Measurement of IL-4 production

Fifty μl of supernatant from proliferative cultures was transferred to 96-well round-bottomed plates in triplicate for quantification of IL-4 on the indicator cell line CT.h4S (a generous gift of W. Paul, Bethesda, MD) as previously described [2022]. Briefly, CT.h4S (5 × 103 cells/well), were added in 50 μl to 50 μl of supernatant to give a final volume of 100 μl. After 24 h in culture, wells were pulsed with [methyl-3H]thymidine, and cells were harvested as described above. Results are expressed as the mean cpm for triplicate cultures, with an error of the mean of ± 15%. A positive result is defined as significant proliferation above the background activity and detection threshold. In all experiments, a standard titration of indicator cell proliferation to a range of recombinant IL-4 from 0.01 to 100 U/ml was included. Control wells for calculation of background activity contained indicator cells only.

Phenotypic analysis of lymphocytes

PMBC were incubated with a panel of murine anti-human mAbs (all Beckman Coulter), for 30 minutes at 4°C. Directly conjugated antibodies used were: Fluorescein isothiocyanate (FITC)-CD8, CD45RA; Phycoerytherin (PE)-CD38, HLA-DR, CD27, and CD45RA; PE-cyanine (PC-5)-CD4, all used according to the manufacturer's instructions. Cells were washed and fixed in PBS containing 2% paraformaldehyde (Sigma). On acquisition, a gate was set around the lymphocyte population on a forward scatter versus side scatter dot plot, and 10,000 gated events collected for each sample. Data analysis was performed using CELLQuest™ Software (Becton Dickinson, Oxford, UK). Appropriate isotype matched controls were run in parallel for each sample.

Statistical analysis

Computer software (Statview 5.01; Abacus, Berkeley, CA) was used for all statistical calculations. Data are presented as median (inter-quartile range IQR). Analysis of data between the different groups was performed using a Mann Whitney-U-test and intra-group variations were compared using the Wilcoxon signed rank test. P values below 0.05 were considered significant.

Results

Patients

We studied both IRIS and CP patients who had been receiving effective ART for similar periods. IRIS was diagnosed at a median 10 months (IQR 8–13) after initiation of ART (Table 1). This is in agreement with previous reports [24]. The patients did not recover from the underlying MAC infection despite receiving conventional anti-MAC treatment, and were given IL-2 and GM-CSF in conjunction with ART as salvage therapy as detailed in materials and methods and as previously described [9, 21]. Increases in CD4 T-cell counts from baseline to IRIS diagnosis were observed in all patients. Viral load reached BDL in all patients and remained undetectable throughout the study.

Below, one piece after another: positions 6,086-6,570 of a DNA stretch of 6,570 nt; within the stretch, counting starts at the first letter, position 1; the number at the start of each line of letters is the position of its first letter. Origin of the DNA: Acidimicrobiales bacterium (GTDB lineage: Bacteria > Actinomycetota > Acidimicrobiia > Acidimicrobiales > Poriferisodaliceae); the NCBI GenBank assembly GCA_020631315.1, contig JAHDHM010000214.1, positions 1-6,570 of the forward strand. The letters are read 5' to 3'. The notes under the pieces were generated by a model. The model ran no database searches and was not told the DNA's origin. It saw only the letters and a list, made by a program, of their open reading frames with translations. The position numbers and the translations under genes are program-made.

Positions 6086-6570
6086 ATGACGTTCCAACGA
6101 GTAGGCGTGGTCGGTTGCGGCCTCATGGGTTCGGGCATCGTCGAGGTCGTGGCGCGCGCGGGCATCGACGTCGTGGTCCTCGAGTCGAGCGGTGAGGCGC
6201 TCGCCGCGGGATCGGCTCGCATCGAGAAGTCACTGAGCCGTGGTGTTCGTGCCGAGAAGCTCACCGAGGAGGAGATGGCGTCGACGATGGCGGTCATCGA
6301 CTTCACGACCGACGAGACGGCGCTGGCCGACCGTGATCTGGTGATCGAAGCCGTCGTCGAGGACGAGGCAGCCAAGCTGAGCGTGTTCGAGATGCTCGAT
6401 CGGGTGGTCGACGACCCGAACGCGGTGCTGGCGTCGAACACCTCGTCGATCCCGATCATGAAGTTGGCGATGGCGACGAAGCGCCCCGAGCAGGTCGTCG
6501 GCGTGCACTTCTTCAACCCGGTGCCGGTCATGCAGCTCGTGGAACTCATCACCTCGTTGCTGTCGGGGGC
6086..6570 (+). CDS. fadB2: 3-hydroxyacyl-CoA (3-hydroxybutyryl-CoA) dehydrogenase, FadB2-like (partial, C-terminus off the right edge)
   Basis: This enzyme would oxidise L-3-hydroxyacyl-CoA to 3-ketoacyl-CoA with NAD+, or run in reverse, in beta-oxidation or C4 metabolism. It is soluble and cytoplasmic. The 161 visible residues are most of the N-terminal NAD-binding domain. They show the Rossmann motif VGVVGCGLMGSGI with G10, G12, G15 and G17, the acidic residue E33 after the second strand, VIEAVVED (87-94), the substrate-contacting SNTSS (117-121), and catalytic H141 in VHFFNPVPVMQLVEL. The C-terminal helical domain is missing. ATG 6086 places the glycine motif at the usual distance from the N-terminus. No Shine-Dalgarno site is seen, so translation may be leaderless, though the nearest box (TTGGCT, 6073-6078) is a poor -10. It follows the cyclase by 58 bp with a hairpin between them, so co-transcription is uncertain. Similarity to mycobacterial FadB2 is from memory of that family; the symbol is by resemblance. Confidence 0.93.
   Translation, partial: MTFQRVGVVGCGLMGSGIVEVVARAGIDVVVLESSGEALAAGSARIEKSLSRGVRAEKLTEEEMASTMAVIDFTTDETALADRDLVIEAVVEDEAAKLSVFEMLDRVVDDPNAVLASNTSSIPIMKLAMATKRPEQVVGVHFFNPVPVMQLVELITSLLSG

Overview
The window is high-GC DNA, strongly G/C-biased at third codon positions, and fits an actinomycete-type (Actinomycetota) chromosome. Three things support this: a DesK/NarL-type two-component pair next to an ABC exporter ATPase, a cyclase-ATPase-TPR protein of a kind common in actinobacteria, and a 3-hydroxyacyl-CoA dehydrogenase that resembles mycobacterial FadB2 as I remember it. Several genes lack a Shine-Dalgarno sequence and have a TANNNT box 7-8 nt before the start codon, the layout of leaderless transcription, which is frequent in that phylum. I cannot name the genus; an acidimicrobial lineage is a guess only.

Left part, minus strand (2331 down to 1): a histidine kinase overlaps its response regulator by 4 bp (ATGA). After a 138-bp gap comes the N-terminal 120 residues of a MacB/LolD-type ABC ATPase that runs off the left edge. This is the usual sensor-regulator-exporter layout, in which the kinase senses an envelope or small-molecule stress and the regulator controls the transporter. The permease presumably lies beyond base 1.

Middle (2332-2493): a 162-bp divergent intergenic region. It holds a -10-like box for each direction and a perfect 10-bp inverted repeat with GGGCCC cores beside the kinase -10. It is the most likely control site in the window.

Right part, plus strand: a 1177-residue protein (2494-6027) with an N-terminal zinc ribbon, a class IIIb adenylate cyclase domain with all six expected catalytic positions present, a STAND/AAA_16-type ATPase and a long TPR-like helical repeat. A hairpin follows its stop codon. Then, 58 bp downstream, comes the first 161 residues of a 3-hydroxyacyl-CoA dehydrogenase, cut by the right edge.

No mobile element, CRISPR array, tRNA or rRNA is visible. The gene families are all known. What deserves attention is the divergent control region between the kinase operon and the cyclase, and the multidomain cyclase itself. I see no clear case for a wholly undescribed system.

IRIS patients receiving ART plus immunotherapy

Immunotherapy was initiated for severely immuno-compromised patients with exacerbated underlying MAC infection (IRIS) who were unable to achieve remission after receiving ART and anti-mycobacterial therapy. Four patients with median CD4+ T-cell counts of 70 cells/μl (IQR 63–123) after a median 10 months on ART, with persistent MAC infection, received IL-2 and GM-CSF (see Table 1 for drug regimen). PPD-specific T-cell responses and responses to other recall/viral antigens were absent in all patients before immunotherapy (Fig 1a). After administration of immunotherapy, we saw an increase in median CD4+ T-cell counts to 171 cells/μl (IQR 128–302) (Table 1). Moreover, we observed robust antigen-specific T-cell responses to a panel of antigens including PPD. Such responses were sometimes more vigorous than those observed in patients on ART alone (Fig 1a), and were paralleled by remission from the underlying MAC infection. Furthermore, immune reconstitution characterised by a rise in CD4 T-cell counts and constant undetectable plasma viremia was achieved. Patient 4 was admitted with localised MAC associated lymphadenitis of the neck and lacked in vitro proliferative responses to PPD and other recall antigens despite a CD4 T-cell count of 280 cells/l μblood. After administration of immunotherapy we observed a rapid recovery in immune function (Fig 2a). The parallel clinical manifestations depicted an improvement in the neck lesion after IL-2 therapy and complete remission post administration of IL-2 plus GM-CSF (Fig 2b–d). We also observed an increase in CD4 T-cell counts from 280 to 601 cells/μl during this period (Table 1). No significant changes were seen in HIV-1-specific T-cell responses, which remained undetectable throughout the study (Fig 1b).
Figure 1